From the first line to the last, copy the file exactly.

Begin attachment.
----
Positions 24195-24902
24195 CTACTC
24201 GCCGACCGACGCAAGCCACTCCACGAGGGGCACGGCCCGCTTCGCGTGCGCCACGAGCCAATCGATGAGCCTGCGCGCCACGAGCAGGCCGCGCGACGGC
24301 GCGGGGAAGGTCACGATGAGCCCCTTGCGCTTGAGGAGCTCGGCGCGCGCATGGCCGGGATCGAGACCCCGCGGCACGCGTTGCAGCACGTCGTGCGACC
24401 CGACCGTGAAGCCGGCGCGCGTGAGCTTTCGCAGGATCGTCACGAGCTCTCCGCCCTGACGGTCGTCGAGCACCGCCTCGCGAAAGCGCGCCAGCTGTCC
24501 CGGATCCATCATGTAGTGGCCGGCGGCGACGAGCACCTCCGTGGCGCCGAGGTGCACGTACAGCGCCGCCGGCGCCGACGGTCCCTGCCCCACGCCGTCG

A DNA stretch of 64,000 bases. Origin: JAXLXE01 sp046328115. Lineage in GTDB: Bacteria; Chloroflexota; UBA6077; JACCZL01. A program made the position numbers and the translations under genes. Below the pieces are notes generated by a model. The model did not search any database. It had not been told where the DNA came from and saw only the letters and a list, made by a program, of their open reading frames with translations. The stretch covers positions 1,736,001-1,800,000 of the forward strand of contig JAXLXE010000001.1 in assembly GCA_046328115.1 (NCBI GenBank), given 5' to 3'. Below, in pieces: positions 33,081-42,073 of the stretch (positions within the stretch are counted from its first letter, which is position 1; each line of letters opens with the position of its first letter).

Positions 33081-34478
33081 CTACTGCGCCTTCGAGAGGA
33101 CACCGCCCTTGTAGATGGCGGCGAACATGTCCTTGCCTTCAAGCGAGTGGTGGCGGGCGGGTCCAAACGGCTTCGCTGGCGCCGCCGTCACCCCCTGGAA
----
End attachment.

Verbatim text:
Positions 24195-24902
24195 CTACTC
24201 GCCGACCGACGCAAGCCACTCCACGAGGGGCACGGCCCGCTTCGCGTGCGCCACGAGCCAATCGATGAGCCTGCGCGCCACGAGCAGGCCGCGCGACGGC
24301 GCGGGGAAGGTCACGATGAGCCCCTTGCGCTTGAGGAGCTCGGCGCGCGCATGGCCGGGATCGAGACCCCGCGGCACGCGTTGCAGCACGTCGTGCGACC
24401 CGACCGTGAAGCCGGCGCGCGTGAGCTTTCGCAGGATCGTCACGAGCTCTCCGCCCTGACGGTCGTCGAGCACCGCCTCGCGAAAGCGCGCCAGCTGTCC
24501 CGGATCCATCATGTAGTGGCCGGCGGCGACGAGCACCTCCGTGGCGCCGAGGTGCACGTACAGCGCCGCCGGCGCCGACGGTCCCTGCCCCACGCCGTCG

A DNA stretch of 64,000 bases. Origin: JAXLXE01 sp046328115. Lineage in GTDB: Bacteria; Chloroflexota; UBA6077; JACCZL01. A program made the position numbers and the translations under genes. Below the pieces are notes generated by a model. The model did not search any database. It had not been told where the DNA came from and saw only the letters and a list, made by a program, of their open reading frames with translations. The stretch covers positions 1,736,001-1,800,000 of the forward strand of contig JAXLXE010000001.1 in assembly GCA_046328115.1 (NCBI GenBank), given 5' to 3'. Below, in pieces: positions 33,081-42,073 of the stretch (positions within the stretch are counted from its first letter, which is position 1; each line of letters opens with the position of its first letter).

Positions 33081-34478
33081 CTACTGCGCCTTCGAGAGGA
33101 CACCGCCCTTGTAGATGGCGGCGAACATGTCCTTGCCTTCAAGCGAGTGGTGGCGGGCGGGTCCAAACGGCTTCGCTGGCGCCGCCGTCACCCCCTGGAA